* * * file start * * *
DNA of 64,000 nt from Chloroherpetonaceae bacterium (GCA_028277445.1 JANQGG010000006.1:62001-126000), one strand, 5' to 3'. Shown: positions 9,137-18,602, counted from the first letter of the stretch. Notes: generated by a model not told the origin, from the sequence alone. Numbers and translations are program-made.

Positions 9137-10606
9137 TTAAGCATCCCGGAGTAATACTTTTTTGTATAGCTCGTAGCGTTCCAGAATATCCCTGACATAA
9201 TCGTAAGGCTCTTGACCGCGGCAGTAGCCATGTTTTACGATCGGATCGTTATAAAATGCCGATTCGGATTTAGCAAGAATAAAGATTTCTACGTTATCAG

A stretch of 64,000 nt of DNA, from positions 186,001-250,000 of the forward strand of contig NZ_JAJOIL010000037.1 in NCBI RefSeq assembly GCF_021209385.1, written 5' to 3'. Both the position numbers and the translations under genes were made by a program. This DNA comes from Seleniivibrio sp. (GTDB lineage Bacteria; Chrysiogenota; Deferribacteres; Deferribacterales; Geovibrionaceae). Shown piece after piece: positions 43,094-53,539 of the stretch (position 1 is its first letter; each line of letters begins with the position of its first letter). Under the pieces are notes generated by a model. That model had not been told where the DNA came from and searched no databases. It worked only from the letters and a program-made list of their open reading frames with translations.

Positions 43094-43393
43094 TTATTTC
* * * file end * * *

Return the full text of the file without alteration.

DNA of 64,000 nt from Chloroherpetonaceae bacterium (GCA_028277445.1 JANQGG010000006.1:62001-126000), one strand, 5' to 3'. Shown: positions 9,137-18,602, counted from the first letter of the stretch. Notes: generated by a model not told the origin, from the sequence alone. Numbers and translations are program-made.

Positions 9137-10606
9137 TTAAGCATCCCGGAGTAATACTTTTTTGTATAGCTCGTAGCGTTCCAGAATATCCCTGACATAA
9201 TCGTAAGGCTCTTGACCGCGGCAGTAGCCATGTTTTACGATCGGATCGTTATAAAATGCCGATTCGGATTTAGCAAGAATAAAGATTTCTACGTTATCAG

A stretch of 64,000 nt of DNA, from positions 186,001-250,000 of the forward strand of contig NZ_JAJOIL010000037.1 in NCBI RefSeq assembly GCF_021209385.1, written 5' to 3'. Both the position numbers and the translations under genes were made by a program. This DNA comes from Seleniivibrio sp. (GTDB lineage Bacteria; Chrysiogenota; Deferribacteres; Deferribacterales; Geovibrionaceae). Shown piece after piece: positions 43,094-53,539 of the stretch (position 1 is its first letter; each line of letters begins with the position of its first letter). Under the pieces are notes generated by a model. That model had not been told where the DNA came from and searched no databases. It worked only from the letters and a program-made list of their open reading frames with translations.

Positions 43094-43393
43094 TTATTTC